How language plays a pivotal role in math success
by Tim Walsh
I recently attended the Play in Education Conference during Chicago Toy and Game Week and heard Karen Tzanetopoulos speak on the role language plays in learning mathematics. Karen holds a Certificate of Clinical Competence in Speech-Language Pathology (CCC-SLP) and was awarded two grants to study the problems that children have in learning math by the National Science Foundation.
Karen's presentation illustrated how incorporating math language into play at the earliest ages had long term predictive effects for math success. She shared, "The complexity of structures that children build in younger years corresponds to math success and test scores in high school." Wow. So how do you improve a child's block building ability? By adding
discussion of spatial relationships to the shapes.
"What would this rectangle look like if we rotate it?"
"See this pyramid? How would it look if you were a bird flying above it?"
"If you had two of these equilateral triangles, how could you combine them to make a new shape?"
Questions like these help build a child's visual spatial skill set. Spatial judgement and the ability to visualize with the mind's eye is known as spatial intelligence. Karen cited research from Vanderbilt University that demonstrated "spatial ability plays a critical role in developing expertise in STEM."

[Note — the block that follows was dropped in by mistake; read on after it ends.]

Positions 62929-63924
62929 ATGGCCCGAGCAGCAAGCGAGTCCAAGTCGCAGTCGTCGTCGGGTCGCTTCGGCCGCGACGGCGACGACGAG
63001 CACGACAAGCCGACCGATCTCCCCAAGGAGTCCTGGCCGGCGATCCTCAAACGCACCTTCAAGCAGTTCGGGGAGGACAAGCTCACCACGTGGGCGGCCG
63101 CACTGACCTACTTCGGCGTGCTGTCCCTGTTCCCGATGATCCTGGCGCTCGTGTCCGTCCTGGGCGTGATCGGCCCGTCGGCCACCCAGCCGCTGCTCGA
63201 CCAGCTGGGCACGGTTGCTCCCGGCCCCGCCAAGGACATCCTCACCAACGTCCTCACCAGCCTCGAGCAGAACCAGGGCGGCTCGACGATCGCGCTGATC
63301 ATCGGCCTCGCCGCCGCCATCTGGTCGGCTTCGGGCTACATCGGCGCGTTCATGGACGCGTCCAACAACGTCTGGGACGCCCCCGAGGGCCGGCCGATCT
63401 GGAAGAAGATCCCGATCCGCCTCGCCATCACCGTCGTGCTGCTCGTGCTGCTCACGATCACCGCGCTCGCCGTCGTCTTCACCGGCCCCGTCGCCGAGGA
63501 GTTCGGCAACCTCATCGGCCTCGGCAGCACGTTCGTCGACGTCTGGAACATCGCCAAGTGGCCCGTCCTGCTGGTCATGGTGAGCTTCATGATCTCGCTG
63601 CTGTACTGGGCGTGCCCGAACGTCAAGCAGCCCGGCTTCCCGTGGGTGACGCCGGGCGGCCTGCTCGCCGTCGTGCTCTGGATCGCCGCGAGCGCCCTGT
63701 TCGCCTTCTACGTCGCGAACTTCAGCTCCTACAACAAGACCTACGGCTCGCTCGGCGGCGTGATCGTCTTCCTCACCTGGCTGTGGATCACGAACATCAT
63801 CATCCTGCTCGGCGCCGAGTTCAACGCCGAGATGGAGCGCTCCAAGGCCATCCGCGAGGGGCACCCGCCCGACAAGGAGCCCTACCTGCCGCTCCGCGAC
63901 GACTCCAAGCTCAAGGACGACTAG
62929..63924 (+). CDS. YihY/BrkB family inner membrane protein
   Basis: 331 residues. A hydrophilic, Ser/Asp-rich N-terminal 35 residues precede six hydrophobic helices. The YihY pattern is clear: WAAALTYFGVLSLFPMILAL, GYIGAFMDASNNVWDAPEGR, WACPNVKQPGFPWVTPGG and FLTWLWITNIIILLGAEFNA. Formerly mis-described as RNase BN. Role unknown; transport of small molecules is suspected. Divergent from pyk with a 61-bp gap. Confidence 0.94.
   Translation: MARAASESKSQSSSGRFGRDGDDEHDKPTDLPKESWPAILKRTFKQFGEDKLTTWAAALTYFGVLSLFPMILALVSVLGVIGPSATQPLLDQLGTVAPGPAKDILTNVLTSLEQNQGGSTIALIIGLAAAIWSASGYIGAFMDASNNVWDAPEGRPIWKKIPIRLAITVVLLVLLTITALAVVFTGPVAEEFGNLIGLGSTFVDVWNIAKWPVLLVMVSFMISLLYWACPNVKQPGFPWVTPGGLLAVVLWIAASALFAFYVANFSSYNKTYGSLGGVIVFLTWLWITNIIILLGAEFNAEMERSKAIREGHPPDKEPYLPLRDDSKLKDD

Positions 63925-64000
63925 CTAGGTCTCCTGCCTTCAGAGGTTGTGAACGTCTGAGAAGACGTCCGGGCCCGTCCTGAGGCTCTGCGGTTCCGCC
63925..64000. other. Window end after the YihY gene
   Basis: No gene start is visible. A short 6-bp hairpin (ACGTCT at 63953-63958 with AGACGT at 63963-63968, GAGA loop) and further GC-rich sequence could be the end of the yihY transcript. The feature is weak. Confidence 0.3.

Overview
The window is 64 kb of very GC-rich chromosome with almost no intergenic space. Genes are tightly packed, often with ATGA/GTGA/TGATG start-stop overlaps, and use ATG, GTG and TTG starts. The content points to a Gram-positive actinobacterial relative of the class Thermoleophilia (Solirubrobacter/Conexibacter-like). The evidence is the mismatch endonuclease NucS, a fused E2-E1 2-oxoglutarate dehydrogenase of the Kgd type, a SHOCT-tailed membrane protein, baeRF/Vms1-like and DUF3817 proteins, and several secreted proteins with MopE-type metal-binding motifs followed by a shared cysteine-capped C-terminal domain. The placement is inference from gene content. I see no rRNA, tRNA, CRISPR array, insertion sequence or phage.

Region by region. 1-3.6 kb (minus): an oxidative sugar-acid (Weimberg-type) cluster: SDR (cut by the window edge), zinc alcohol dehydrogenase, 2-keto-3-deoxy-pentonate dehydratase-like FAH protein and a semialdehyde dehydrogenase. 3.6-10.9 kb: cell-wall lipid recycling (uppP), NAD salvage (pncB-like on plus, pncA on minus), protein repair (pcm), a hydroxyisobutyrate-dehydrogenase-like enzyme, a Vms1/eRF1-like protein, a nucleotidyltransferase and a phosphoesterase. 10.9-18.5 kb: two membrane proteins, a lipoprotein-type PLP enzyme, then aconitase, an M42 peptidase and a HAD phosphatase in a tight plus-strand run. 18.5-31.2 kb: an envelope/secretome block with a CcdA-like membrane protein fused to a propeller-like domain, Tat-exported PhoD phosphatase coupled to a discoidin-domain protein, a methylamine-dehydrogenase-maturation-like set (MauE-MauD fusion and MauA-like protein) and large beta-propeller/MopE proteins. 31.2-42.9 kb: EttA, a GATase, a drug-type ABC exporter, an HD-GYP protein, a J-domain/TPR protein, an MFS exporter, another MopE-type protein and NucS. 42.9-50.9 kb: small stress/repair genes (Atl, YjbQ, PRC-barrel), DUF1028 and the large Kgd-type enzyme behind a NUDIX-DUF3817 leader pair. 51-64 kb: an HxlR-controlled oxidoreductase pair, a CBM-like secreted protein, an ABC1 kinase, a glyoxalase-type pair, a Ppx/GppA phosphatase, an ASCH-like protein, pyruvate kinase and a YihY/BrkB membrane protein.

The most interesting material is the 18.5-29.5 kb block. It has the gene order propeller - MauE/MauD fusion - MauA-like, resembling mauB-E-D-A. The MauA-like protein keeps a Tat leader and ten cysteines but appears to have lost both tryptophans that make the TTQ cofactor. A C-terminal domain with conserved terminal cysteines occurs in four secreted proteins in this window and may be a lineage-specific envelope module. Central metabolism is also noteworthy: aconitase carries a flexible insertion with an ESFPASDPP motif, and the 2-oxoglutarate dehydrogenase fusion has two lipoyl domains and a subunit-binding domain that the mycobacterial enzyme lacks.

Karen's presentation emphasized ways to bridge the gap between boys and girls when it comes to visual spatial skills. "Males demonstrate stronger visual spatial skills from the earliest ages," Karen said. "When building, boys tend to build up and thus incorporate important elements of balance. Through experience and experimentation with visual spatial activities, girls can change their brains and catch up to the level of boys. Girls, in particular, show better improvement with their visual spatial skills when they are exposed to and use corresponding language to help them process the visual spatial tasks. Girls also respond to stories that motivate them to build taller and more complex structures."
And that's no tall tale!
Fun Links Below:
> DREME, a website dedicated to Development and Research in Early Math Education offers some great tips to foster discussions about spatial reasoning with kids during play.
> More on Karen's lecture from Word Finding for Kids
> A spatial dexterity game I designed called You've Been Framed